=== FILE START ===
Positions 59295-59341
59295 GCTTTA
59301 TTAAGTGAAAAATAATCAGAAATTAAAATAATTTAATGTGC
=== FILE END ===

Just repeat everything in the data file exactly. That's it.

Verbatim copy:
Positions 59295-59341
59295 GCTTTA
59301 TTAAGTGAAAAATAATCAGAAATTAAAATAATTTAATGTGC